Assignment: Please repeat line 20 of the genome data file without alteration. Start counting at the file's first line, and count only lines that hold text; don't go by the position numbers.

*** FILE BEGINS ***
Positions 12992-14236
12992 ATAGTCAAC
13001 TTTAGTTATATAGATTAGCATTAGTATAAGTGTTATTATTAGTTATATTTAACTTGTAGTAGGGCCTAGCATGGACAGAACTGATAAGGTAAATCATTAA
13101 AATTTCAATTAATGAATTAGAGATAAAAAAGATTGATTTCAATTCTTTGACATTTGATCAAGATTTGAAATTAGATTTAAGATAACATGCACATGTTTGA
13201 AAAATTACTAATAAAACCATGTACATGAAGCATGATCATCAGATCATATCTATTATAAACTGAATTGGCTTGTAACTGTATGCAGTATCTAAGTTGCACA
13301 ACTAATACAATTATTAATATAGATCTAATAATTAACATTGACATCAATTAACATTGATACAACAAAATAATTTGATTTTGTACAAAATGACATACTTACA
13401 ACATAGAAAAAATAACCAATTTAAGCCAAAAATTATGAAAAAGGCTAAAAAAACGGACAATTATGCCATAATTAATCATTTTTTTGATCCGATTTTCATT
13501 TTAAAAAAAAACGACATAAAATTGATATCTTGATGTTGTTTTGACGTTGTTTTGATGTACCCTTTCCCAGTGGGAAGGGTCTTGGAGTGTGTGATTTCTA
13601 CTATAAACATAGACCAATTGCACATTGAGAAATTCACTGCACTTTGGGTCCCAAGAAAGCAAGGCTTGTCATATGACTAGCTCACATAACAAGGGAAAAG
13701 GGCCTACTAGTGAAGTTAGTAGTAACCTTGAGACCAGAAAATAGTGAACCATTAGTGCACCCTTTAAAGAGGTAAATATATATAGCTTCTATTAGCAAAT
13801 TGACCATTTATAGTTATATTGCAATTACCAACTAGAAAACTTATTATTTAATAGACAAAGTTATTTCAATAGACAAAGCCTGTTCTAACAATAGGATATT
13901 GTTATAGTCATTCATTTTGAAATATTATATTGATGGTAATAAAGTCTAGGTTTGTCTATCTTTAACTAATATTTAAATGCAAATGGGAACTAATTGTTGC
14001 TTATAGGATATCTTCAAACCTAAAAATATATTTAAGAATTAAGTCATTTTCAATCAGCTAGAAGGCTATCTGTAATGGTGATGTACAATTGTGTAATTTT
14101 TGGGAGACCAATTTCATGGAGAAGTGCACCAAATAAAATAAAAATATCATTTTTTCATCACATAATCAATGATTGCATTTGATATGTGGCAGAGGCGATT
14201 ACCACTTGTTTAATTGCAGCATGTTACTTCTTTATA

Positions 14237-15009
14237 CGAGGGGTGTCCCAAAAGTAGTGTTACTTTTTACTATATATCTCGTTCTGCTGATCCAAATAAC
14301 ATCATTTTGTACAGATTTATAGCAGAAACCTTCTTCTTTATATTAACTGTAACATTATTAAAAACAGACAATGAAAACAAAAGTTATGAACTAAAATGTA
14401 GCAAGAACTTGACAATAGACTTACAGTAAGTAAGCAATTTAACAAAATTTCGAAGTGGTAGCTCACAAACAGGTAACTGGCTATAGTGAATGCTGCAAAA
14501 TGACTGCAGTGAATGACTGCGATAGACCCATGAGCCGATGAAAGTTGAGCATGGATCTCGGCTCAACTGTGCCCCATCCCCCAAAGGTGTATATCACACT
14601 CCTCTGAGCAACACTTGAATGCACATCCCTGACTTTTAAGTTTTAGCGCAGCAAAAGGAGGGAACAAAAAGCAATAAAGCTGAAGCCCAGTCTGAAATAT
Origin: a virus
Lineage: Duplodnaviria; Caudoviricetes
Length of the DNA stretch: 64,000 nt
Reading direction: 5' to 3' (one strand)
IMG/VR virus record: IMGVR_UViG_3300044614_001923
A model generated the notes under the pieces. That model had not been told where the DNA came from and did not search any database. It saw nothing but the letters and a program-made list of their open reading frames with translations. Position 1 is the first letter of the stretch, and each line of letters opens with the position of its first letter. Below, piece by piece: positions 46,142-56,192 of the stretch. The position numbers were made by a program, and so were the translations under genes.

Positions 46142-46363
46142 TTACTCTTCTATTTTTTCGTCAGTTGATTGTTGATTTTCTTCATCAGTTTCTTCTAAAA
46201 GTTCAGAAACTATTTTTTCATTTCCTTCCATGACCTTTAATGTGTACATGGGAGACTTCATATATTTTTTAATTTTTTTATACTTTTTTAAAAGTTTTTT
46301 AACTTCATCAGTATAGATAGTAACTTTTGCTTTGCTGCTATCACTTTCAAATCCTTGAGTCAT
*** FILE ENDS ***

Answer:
14501 TGACTGCAGTGAATGACTGCGATAGACCCATGAGCCGATGAAAGTTGAGCATGGATCTCGGCTCAACTGTGCCCCATCCCCCAAAGGTGTATATCACACT